Shygirl review – magnetic rapper conjures a world of ravishing raunch

Printworks, London
The elegant star’s sex-suffused sound is heightened in front of a crowd that can’t keep their eyes off her

Shygirl is a master of making filth beautiful. One of the biggest breakout stars of 2022, the London-born rapper and songwriter has constructed a world where the ugly and the erotic coalesce. While the surface of her sound is distinctly feminine – her breathy falsetto barely rising above a whisper, the title of her debut album Nymph evoking fertility and playfulness – the interior is borderline mutant. Each song opens the door to a dark, disgusting underbelly of sexuality where the girls are for the streets, kisses are “slick like honey” and to desire is to be “ravished, mauled, adored”.

Swaying in front of a sold out crowd at Printworks, whose narrow corridor-like dancefloor and towering concrete balconies are omnipresent on TikTok and lent the club scene of The Batman its seedy aesthetic, Shygirl is a picture of modern power. An elegant and subtle performer with a vice-like grip on her audience, she stands alone on a vast stage while a crowd of 5,000 people in padded jackets and hardware necklaces recite “woke up feeling like a slut, yeah I like that” as if it’s the Lord’s Prayer.

The Printworks show kicks off a large tour that will see Shygirl hit Europe, the US and Australia over the next few months in support of her debut album. Released to critical acclaim in September, Nymph has been praised for its clever genre-splicing and its tactile explorations of intimacy. These virtues hit even harder live as the contrasts that make her music so alluring – her ethereal voice and blunt lyrics; the way she prostrates herself with a sense of humour – are heightened in front of a crowd.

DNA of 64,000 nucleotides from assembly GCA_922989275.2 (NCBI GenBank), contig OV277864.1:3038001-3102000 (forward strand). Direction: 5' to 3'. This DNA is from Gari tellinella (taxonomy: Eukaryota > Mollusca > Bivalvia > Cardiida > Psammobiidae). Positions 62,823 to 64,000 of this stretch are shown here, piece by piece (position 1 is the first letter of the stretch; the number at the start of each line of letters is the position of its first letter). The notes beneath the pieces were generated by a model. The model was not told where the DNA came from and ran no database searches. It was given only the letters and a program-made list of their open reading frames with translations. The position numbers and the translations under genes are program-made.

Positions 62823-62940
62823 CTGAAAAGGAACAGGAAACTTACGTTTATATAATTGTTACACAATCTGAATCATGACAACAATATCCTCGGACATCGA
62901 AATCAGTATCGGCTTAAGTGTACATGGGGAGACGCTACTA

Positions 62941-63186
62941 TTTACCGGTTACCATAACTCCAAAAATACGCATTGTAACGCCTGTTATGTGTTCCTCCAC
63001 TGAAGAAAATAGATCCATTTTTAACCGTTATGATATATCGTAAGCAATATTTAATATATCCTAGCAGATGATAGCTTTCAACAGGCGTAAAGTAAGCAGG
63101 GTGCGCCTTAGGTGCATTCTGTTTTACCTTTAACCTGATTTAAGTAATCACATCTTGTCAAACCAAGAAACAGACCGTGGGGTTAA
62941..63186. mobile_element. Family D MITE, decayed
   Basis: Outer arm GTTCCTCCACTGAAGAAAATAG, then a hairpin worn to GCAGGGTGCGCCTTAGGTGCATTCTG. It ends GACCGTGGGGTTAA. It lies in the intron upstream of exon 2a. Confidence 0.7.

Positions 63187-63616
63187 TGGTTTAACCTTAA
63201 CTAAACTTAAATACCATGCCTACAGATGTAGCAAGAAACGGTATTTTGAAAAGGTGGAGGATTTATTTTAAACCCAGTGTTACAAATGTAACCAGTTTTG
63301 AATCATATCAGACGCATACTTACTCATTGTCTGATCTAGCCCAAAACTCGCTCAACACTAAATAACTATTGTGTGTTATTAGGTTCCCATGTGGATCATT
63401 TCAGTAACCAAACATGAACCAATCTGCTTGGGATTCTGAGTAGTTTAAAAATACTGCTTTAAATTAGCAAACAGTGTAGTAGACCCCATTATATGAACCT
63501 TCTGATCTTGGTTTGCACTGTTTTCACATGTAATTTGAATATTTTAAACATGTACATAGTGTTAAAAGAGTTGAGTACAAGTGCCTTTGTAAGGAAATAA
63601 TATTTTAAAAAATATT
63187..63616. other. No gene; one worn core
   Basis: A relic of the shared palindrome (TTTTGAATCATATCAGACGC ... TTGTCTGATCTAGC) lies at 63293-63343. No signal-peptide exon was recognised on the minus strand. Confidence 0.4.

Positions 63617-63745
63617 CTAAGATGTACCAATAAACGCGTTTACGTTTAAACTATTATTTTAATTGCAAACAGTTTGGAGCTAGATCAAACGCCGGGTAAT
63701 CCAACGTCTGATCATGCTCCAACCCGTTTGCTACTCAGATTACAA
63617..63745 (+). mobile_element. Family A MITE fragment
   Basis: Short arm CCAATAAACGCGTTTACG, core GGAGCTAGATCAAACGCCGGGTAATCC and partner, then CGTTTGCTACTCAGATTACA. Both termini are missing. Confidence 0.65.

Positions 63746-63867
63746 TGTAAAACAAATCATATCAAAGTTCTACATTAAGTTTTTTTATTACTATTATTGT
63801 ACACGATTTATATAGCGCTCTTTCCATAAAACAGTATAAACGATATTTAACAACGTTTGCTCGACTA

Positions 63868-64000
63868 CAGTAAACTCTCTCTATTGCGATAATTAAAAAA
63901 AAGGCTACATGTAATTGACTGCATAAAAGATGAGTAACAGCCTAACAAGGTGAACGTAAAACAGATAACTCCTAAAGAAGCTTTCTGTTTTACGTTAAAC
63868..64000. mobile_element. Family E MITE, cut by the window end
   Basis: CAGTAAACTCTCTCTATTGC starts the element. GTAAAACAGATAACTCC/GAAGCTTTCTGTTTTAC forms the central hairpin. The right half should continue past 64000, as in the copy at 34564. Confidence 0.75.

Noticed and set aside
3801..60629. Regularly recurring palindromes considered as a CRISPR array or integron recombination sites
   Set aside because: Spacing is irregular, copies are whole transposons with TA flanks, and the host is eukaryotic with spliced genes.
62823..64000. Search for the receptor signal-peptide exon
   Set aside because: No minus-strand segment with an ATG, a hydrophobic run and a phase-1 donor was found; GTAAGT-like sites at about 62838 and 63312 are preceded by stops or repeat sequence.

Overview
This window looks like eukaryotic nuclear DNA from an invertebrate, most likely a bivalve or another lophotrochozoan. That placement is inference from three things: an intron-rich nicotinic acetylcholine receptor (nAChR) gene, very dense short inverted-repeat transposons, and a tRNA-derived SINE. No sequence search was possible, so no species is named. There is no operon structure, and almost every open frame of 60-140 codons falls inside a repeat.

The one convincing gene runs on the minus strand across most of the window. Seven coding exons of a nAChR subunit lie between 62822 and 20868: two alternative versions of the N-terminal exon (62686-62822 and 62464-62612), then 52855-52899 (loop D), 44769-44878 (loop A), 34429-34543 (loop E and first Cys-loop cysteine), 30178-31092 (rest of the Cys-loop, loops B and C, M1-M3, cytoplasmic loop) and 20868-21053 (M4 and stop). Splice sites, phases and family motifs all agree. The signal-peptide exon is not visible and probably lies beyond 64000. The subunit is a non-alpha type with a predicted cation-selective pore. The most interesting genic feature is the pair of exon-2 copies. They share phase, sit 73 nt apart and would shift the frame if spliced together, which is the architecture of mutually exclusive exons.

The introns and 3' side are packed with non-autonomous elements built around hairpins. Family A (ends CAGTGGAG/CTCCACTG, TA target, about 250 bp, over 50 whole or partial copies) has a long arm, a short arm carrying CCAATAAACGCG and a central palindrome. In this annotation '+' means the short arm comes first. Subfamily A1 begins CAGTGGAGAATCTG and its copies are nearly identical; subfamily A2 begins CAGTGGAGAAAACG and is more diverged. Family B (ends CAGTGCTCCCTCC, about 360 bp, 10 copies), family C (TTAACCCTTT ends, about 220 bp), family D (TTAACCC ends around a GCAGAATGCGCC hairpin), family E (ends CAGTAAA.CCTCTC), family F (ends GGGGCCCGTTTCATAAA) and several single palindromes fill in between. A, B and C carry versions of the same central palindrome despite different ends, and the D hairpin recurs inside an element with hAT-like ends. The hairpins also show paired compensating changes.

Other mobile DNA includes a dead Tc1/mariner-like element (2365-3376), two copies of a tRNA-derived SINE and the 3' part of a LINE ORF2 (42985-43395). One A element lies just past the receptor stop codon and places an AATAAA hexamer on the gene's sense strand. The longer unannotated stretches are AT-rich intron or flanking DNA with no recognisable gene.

The atmosphere is hot and heavy as she runs through her catalogue, from earlier singles such as the Sophie-produced Slime and the bassline-driven Cleo to authoritative album favourites like Shlut and Come for Me. She ends with the dusky album closer Wildfire, complete with a live string section that conveys all the drama and late-night eeriness of the studio version. All the while, backing visuals splinter her image into multiple figures or act as a mirror, tracing her movements like a strip club ceiling. It’s a nice touch that hammers home the mythology around one of the UK’s most exciting artists: wherever you look, all eyes are on Shygirl.


Emma Garland

The GuardianTramp

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